On the first Saturday in December, 1841, Y. B. Pitts was called for the first, and Wm. G. Craig for the third Sunday in each month. Both accepted, and continued thus to act in conjunction, Pitts preaching on the first, and Craig on the third Sunday, until the close of 1840. They were both young and active, and members of Great Crossings Church, and it appears that this arrangement was made, that neither might be preferred by the church to the other; besides the church desired to have them both preach. On the first Saturday in January, 1842, Revs. J. D. Black and B. F. Kenney, who had formerly preached, and been so much beloved at Great Crossings, were invited to preach as often as they could.

      In May of this year (1842) a committee was appointed to circulate a subscription among the members of the church for all who may think proper to contribute for the benefit of Georgetown College. Thus early was Georgetown College an object of interest and support to Great Crossings Church. Nay, earlier than this, in January, 1837, B. F. Kenney, at that time the third Sunday preacher, was recommended to the Faculty of the College as a suitable person to receive the benefit of the Pawling fund.

      On the first Saturday in December, 1842, B. T. Quinn was requested to exercise his gift as a public speaker. He was afterwards ordained though not at this church, and has served a long ministry of usefulness and good, and is living now in the neighborhood of the church, loved and honored by all who know him. In August, 1843, Wm. Suggett, Wm. G. Craig, and Asa Smith were appointed to write a history of Great Crossings Church to be presented to Elkhorn Association, and it was thus presented.

      Again in July, 1852, B. F. Kenney was requested to write a history of the church, and have it published in the Western Recorder. Whether this latter was done or not, has not been ascertained. Neither of these histories has been accessible to the writer of this.


[p. 29]

      On the first Saturday in September, 1844, Y. B. Pitts was relieved of his duty as pastor to act as Agent for Indian Missions during the month of October following, and B. T. Quinn was unanimously chosen to supply his place. Thus we see that as early as 1844, the church favored the system of missions as it did later, in 1846, when it voted that Y. R. Pitts "be made a life member of the Indian Mission Association by this church," and that Wm. G. Craig be "made a life member of the China Mission, with the funds recently collected here by Bro. Goodman, the agent of said mission." And it has ever been the firm friend of missions since that time, as has been shown by its sympathy and contributions. During the time that Pitts and Craig preached in conjunction, the church was strong in number of members, and enjoyed some seasons of revival grace. In 1842, eight had been received to the time of the meeting of the Elkhorn Association. From that time until 1843, 63 were added by experience and baptism, and the membership was reported at the Association to be 411. Among those received were Richard B. Quinn, Francis Branham, Elizabeth Bolson, Wm. Brooking, and James Jackson in 1842; Richard T. Branham and Vivian U. Brooking in 1843. At the Association in 1844, the church reported 412 members, and 8 additions after baptism.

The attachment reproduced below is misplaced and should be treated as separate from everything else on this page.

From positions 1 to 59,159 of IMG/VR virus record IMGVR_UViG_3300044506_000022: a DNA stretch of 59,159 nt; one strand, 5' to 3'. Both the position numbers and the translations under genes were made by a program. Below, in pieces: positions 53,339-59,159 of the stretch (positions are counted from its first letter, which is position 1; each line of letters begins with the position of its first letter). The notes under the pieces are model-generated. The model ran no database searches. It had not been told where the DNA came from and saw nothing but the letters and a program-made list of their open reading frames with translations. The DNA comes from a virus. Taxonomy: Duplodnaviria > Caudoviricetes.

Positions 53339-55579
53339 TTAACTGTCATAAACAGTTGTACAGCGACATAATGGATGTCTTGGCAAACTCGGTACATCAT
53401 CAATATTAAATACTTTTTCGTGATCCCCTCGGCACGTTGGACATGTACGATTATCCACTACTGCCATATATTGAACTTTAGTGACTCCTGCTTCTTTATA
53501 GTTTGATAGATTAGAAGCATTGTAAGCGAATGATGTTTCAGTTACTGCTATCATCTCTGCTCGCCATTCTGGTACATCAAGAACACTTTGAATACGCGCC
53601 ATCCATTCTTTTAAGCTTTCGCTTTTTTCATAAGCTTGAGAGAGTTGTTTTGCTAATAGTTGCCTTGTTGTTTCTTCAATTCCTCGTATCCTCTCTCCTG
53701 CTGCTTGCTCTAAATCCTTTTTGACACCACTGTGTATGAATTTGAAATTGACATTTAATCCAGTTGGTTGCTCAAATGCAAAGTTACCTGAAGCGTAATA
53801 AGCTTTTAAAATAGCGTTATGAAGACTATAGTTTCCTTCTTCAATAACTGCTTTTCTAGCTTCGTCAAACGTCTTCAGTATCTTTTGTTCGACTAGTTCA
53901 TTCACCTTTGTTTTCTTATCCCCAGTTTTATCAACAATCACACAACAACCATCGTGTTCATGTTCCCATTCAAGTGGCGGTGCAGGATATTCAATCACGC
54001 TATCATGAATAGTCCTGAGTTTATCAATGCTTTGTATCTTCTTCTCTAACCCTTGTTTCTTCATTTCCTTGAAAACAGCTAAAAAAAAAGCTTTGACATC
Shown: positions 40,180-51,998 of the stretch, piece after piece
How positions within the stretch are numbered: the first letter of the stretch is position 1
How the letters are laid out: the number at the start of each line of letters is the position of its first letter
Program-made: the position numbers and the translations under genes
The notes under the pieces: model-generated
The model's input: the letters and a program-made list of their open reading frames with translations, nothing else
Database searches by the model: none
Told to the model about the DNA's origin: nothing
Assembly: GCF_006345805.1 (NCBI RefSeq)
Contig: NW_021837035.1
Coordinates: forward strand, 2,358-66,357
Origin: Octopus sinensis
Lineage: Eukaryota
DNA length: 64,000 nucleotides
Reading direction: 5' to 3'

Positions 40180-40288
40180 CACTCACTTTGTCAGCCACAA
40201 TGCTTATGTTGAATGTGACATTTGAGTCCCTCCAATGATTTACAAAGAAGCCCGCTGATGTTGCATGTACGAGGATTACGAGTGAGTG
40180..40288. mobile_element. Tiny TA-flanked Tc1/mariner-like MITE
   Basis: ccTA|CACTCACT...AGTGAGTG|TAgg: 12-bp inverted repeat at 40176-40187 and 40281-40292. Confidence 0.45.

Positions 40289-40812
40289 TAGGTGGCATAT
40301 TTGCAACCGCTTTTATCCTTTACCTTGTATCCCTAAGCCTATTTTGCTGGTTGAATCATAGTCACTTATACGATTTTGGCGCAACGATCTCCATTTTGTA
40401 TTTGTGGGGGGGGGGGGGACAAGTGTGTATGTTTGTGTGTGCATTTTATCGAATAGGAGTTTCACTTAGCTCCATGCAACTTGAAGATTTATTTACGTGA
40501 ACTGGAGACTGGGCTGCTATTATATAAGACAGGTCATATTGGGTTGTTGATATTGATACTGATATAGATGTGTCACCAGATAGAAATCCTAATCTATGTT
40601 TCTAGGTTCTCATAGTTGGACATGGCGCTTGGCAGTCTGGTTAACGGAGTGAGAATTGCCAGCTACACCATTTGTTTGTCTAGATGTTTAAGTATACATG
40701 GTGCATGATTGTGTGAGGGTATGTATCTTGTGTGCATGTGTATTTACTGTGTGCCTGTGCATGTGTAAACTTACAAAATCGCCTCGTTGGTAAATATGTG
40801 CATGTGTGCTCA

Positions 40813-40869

Among those of 1844 were, Margaret Brooking, Levinia Brooking, Asa Branham, Susan Branham, and Serena Branbam. In 1845, 4 were received; in 1846 the membership was 392 and 1 received after baptism. The church was united and Pitts and Craig worked in harmony until the latter part of 1843. About this time strife sprung up between these two brethren. There was a Pitts party and a Craig party in the church. Reports prejudicial to the character of Craig went forth, and charges were made against Pitts. The matter was introduced into the church, and, on the first Saturday in February, 1847, a committee, consisting of James D. Black, B. F. Kenney, Joel Scott, and Moses Akin, was appointed to investigate the difficulty between them. After patient investigation, this committee made report on Thursday, February llth, 1847, which report is recorded in full on the minutes of the church, and it is not necessary to reproduce it here. Suffice it to say that both parties were exonerated from the charges made against them, and reconciled to each other. It was the opinion of the committee that this unhappy state of affairs had its origin "in misunderstandings, misrepresentations, evil surmising, a manifest inclination to listen to talking, to evil speaking, to busy-bodies in other men's matters." They add: "We fear that almost the whole church are more or less involved." They advised that neither party "serve the church as ministers of the gospel at the present time." Pitts thereupon resigned as pastor; Craig declined when the church called him in 1846. And though these two brethren were called twice afterward, once in February, 1848, to preach on first and third Sundays until June following, and again in November, 1849, to preach on 2d and 3d Sundays during 1850, it does not appear that either accepted. The time of the conversion, license, and ordination of each has been given above. They were both reared in this community. Y. R. Pitts was born in 1812 and reared in Kentucky. He left Kentucky some time after the times just mentioned and went to Missouri. He settled near Glasgow, Howard county. He was pastor successively at Glasgow, Fayette and Mt. Moria, in that state. He held a number of revival meetings and his labors were blessed. He took a lively interest in all of the general interests and work of the denomination in Missouri. Especially in holding up the Baptist institutions of learning. He, as agent, raised near $10,000 for Mt. Pleasant College at Huntsville. For a number of years he was a member of the board of Trustees for Wm. Jewel College. He had accepted an agency to continue and complete, as far as possible, the endowment of that institution at the time of his death. This occurred while he was attending the meeting of the General Association at Clinton, Henry county, Missouri, in 1871. He and his wife now sleep, side by side, in the cemetery at Huntsville, Missouri. Wm. G. Craig was born October 10, 1803, in this neighborhood where he lived and died. He was a son of Wm. Craig and grandson of Toliver Craig; a brother of Jos. and Elijah.